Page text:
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Following news of retired U.S. Supreme Court Justice Sandra Day O'Connor's death at the age of 93, current and former high court justices paid public homage to her trailblazing career, devotion to the rule of law and illuminating charisma.
Florida's judicial conduct agency has added new charges against a Seminole County judge after the Florida Supreme Court rejected a proposed 60-day suspension for intemperate conduct that included cursing out a member of the gallery in his courtroom.
Former President Donald Trump's legal team argued in court Friday that the Georgia election interference case should be thrown out because it violates the First Amendment, and that if he wins the 2024 election, the trial would have to be postponed until the end of his second presidential term.
The U.S. Supreme Court returns Monday for the last argument session of the calendar year to consider whether bankruptcy courts have the authority to sign off on third-party liability releases in Chapter 11 plans, whether Congress can tax unrealized foreign gains, and which standard should be used to determine the viability of employment discrimination claims.
Unlike the shortage of attorneys available to represent clients in rural areas, experts say there are an adequate number of courthouses to serve people living in remote areas of the country. It's getting to them that's the problem.
Eight Florida attorneys were formally disciplined by the state's Supreme Court, receiving punishment that included public reprimand, suspension and disbarment — including two actions involving drugs, according to an announcement Friday by the Florida Bar.
Two Florida voters claim Gov. Ron DeSantis violated the U.S. Constitution when he suspended elected prosecutor Monique Worrell in August, saying in a new lawsuit that he disenfranchised the nearly 400,000 residents who voted for her.
A former McDermott Will & Emery LLP partner who lives in Israel has sued the firm in Illinois state court, claiming it unlawfully refused to give him the pay raise it planned for U.S. income partners in 2022.
A 54-year-old paralegal pled guilty to wire fraud Friday for embezzling more than $2 million from clients of the law firm that employed her, according to a press release from the U.S. Attorney's Office for the Western District of North Carolina.
A disbarred New York attorney pled guilty Friday to a single count of wire fraud, admitting that he spent millions in client money intended for real estate deals on casino trips and business expenses.
Many of the hotly divided cases at the U.S. Supreme Court came down to Justice Sandra Day O’Connor, a central force on the bench whose savviness at striking compromises and taking a pragmatic approach to resolve disputes is on full display in four opinions.
A Second Circuit panel on Friday declined to resuscitate a Connecticut doctor's defamation lawsuit against Jackson Lewis PC, upholding a trial judge's ruling that the firm could not be sued for forwarding a sexual assault and harassment investigation commissioned by a hospital to employees who needed to review it.
The Florida Supreme Court has recommended adding one judge to the state's 20th Judicial Circuit in fiscal 2024-25, along with five county court judges, but says the state should eliminate two other county court judgeships via attrition.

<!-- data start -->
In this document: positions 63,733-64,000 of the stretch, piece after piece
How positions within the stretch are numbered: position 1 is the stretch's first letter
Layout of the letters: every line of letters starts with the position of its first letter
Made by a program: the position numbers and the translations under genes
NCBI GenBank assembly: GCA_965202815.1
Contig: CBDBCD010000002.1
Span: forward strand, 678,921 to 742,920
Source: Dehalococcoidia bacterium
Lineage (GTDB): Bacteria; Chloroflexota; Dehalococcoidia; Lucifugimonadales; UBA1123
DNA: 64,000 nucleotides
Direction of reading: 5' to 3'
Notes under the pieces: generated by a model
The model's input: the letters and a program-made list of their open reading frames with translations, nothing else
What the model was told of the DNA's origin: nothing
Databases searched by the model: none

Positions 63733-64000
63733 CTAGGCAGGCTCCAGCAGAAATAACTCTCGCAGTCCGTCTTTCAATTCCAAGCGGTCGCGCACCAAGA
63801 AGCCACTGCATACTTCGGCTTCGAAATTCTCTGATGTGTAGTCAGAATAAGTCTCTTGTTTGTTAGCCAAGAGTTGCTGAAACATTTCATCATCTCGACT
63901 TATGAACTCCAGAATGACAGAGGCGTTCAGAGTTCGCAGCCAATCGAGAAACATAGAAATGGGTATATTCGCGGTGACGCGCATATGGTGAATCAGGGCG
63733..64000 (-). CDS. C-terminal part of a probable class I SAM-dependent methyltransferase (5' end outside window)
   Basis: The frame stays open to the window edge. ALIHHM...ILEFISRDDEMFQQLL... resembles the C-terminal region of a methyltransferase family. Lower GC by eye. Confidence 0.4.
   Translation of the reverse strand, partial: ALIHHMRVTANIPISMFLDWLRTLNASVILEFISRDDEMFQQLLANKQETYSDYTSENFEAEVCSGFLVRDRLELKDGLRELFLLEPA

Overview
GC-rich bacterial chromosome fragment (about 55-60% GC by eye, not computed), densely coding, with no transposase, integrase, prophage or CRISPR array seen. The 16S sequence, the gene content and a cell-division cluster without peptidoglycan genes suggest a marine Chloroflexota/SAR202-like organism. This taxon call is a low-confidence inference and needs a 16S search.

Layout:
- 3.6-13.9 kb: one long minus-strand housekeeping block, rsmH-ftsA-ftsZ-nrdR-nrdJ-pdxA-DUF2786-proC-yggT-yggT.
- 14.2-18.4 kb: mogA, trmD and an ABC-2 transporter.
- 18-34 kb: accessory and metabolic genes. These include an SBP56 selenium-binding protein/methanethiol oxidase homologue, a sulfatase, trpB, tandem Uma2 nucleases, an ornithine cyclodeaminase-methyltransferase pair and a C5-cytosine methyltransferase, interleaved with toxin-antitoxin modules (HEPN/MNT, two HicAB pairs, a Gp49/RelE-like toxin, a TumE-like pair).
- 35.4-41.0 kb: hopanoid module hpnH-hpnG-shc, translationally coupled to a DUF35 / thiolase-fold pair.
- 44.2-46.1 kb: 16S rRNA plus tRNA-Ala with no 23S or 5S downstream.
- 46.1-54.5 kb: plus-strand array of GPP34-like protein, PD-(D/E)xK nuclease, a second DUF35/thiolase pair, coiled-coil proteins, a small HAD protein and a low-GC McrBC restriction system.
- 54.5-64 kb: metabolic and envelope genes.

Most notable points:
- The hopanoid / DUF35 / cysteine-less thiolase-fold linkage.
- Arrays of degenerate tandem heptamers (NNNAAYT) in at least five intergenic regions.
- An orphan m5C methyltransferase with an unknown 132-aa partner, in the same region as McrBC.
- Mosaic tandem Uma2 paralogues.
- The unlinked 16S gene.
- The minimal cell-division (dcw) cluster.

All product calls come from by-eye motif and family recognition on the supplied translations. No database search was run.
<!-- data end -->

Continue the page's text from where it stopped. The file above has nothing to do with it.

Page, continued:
A Southwestern cowgirl who will always be known as the first woman to sit on the U.S. Supreme Court, Justice Sandra Day O’Connor inspired those around her with an indomitable work ethic, a deep affection for public service and an innate ability to drive consensus among her colleagues.
The Supreme Court of Ohio laid down a six-month suspension on Thursday for a Columbus attorney who was found to have made a client wait nearly a decade to receive a payout from her ex-husband.
November ended amid another action-packed week for the legal industry as BigLaw firms expanded their reach and showered associates with bonuses and higher pay. Test your legal news savvy here with Law360 Pulse’s weekly quiz.
Former President Donald Trump must face a trio of lawsuits seeking to hold him liable for inciting the Jan. 6, 2021, insurrection at the U.S. Capitol, a D.C. Circuit panel ruled Friday, rejecting Trump's claim that he has absolute immunity from liability.
Retired U.S. Supreme Court Justice Sandra Day O'Connor, the court's first female member, died Friday at 93, according to the court. Justice O'Connor's position at the ideological center of the court gave her outsized influence in controversial cases during her 25-year tenure.
A pair of internet trade associations told the U.S. Supreme Court on Thursday that controversial laws in Texas and Florida that restrict major social media platforms' content moderation decisions are flagrant violations of the First Amendment.
U.S. District Judge Rebecca Pallmeyer, chief judge of the Northern District of Illinois, will take senior status next summer, paving the way for President Joe Biden to appoint a new face to the 22-seat bench.
Law360 looks at four U.S. Supreme Court petitions filed in the past two weeks you might have missed, including questions over whether the National Labor Relations Board's general counsel is entitled to prosecutorial discretion, the proper standard for determining attorney fees in copyright cases, and how courts should treat the Board of Veterans' Affairs' silence on benefits decisions.